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Tango & Malbec: Music and Meat Make Dining Divine
At Tango & Malbec, the passion and energy of the sultry Tango fuse with high-end South American food that is influenced by European cuisine and known for meats grilled on a wood-fire parilla, smoky flavors and complementary bold wines.

An Argentine restaurant in Houston’s Galleria area, Tango & Malbec provides a refreshing departure from the popular Brazilian all-you-can-eat fest of grilled meats carved tableside from skewers that previously has represented South American food in the United States. Tango & Malbec’s concept offers good eating and drinking mixed with entertainment—in the form of live music and a Tango show—in a unique, warm and elegant atmosphere. Plus, the open grill and kitchen allow guests to see and participate in the culinary experience while they indulge in a superb variety of Malbec wines.

The restaurant features a rustic and yet modern dÈcor of brick with blacks and reds that frames the view into the kitchen where a tiered grill setup—constantly fired with mesquite and pecan—greets guests with a wood-smoke aroma. Diners then experience the flavors and warmth of Rio de la Plata, a unique region shared by Uruguay and Argentina with European roots and a passion for food and warm hosting.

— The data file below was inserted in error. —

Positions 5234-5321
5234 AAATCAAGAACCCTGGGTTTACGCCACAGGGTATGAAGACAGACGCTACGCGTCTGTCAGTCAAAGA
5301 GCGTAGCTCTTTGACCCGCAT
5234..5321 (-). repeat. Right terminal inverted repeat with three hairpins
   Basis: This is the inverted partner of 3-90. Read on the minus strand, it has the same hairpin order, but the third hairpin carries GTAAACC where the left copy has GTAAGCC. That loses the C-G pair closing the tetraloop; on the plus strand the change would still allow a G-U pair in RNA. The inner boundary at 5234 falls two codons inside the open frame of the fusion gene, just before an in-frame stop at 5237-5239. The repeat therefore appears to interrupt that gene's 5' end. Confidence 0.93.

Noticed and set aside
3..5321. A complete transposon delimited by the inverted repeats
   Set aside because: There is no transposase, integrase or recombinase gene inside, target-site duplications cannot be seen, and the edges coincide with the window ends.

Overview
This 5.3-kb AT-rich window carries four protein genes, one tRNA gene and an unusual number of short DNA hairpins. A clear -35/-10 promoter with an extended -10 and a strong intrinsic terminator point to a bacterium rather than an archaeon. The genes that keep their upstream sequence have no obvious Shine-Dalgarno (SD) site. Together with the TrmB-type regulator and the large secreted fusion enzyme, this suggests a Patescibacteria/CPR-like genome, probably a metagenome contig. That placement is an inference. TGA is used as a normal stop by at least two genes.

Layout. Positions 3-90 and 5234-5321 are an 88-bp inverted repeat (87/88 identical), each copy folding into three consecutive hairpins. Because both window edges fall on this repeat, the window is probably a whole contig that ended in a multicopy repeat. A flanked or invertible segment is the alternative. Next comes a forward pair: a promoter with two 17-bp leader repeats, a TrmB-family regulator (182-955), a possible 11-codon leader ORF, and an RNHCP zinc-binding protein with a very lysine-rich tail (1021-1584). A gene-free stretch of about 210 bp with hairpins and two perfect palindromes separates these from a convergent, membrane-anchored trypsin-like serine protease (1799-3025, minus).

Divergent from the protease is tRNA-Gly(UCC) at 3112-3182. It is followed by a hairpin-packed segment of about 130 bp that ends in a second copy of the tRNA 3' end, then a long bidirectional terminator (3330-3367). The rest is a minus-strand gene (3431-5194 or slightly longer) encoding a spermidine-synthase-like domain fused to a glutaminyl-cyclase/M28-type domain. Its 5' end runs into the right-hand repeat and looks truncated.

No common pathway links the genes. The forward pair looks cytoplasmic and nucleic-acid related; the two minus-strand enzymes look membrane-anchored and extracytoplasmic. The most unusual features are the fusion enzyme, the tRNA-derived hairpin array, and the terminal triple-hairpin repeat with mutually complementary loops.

Although a number of salads and seafood dishes grace the menu, Tango & Malbec’s signature fare by chefs Mauricio MacEntyre and Gerardo Gomez is red meat grilled on the wood-stoked parilla so exceptional it is called Parrillada como en el 50 as an homage to the Uruguay win over Brazil in the 1950 World Cup final. Some highlights include churrasco of lomo, the Argentine term for tenderloin, and buffalo steak grilled to order. The restaurant’s strong South American wine list complements the meat and includes selections from the up-and-coming winemaking region of Patagonia.

For the more adventurous diner, the chef offers crispy sweetbreads and tongue vinaigrette, and the sides are full of Argentine flavor and influence. Consider a mild Russian-style potato salad, or go bold with a variety of fried empanadas, including the white-corn choclo in a creamy sauce and the molten onion-and-cheese fugazetta.

Showing up on the lunch and bar or after-hours menus are oblong pizzas that represent Argentina and the culinary influence of its Italian immigrants. Cooked fast in the wood-burning oven, the pizzas have thin, crackly flatbread-like crusts and are topped with grilled meats like full-flavored short rib, fat-marbled beef or spicy slices of chorizo.

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